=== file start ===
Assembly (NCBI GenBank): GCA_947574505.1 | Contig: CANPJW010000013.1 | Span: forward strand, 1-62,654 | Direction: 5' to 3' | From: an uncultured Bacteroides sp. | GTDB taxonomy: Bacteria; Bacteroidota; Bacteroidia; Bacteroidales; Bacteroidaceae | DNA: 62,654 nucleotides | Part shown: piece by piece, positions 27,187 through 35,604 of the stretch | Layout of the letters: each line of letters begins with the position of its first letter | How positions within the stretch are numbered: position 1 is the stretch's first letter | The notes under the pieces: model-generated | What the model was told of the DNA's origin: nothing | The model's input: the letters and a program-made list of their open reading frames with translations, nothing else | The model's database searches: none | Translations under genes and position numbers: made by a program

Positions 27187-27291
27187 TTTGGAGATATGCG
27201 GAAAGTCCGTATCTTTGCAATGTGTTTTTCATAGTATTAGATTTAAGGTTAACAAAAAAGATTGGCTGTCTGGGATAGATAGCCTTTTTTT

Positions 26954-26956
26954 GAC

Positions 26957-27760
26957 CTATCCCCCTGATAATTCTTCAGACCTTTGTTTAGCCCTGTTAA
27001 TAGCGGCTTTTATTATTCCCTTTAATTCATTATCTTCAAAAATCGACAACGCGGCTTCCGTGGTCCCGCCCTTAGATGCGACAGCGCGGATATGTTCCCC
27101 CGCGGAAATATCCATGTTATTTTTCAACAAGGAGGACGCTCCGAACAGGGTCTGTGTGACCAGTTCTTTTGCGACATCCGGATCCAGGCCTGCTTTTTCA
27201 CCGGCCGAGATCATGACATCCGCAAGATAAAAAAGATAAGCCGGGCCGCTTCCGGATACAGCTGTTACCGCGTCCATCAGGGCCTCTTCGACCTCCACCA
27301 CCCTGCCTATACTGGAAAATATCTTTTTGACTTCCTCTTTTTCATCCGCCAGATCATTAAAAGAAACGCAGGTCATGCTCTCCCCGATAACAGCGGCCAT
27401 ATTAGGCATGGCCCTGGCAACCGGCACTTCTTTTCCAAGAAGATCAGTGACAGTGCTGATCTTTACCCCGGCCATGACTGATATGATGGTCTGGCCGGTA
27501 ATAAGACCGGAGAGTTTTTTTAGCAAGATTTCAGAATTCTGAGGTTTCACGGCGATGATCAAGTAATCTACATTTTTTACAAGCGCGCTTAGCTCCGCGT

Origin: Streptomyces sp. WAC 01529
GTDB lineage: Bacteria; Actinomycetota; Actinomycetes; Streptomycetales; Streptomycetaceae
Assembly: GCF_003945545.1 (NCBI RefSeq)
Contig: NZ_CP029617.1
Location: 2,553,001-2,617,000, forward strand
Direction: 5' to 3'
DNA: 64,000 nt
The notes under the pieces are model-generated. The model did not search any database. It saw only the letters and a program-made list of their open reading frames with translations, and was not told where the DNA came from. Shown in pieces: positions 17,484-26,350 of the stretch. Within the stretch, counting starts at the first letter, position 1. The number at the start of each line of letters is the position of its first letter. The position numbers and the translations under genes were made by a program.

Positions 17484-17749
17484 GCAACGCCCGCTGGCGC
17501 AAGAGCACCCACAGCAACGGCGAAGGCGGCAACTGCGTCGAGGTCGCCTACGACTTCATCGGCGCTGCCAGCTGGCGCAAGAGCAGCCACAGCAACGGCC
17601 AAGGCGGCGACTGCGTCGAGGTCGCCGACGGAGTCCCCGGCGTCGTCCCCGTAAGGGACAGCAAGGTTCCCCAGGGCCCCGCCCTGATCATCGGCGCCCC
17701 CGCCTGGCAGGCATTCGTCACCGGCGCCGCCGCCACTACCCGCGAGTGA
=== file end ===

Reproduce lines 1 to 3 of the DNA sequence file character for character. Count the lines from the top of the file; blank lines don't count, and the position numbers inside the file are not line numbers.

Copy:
Assembly (NCBI GenBank): GCA_947574505.1 | Contig: CANPJW010000013.1 | Span: forward strand, 1-62,654 | Direction: 5' to 3' | From: an uncultured Bacteroides sp. | GTDB taxonomy: Bacteria; Bacteroidota; Bacteroidia; Bacteroidales; Bacteroidaceae | DNA: 62,654 nucleotides | Part shown: piece by piece, positions 27,187 through 35,604 of the stretch | Layout of the letters: each line of letters begins with the position of its first letter | How positions within the stretch are numbered: position 1 is the stretch's first letter | The notes under the pieces: model-generated | What the model was told of the DNA's origin: nothing | The model's input: the letters and a program-made list of their open reading frames with translations, nothing else | The model's database searches: none | Translations under genes and position numbers: made by a program

Positions 27187-27291
27187 TTTGGAGATATGCG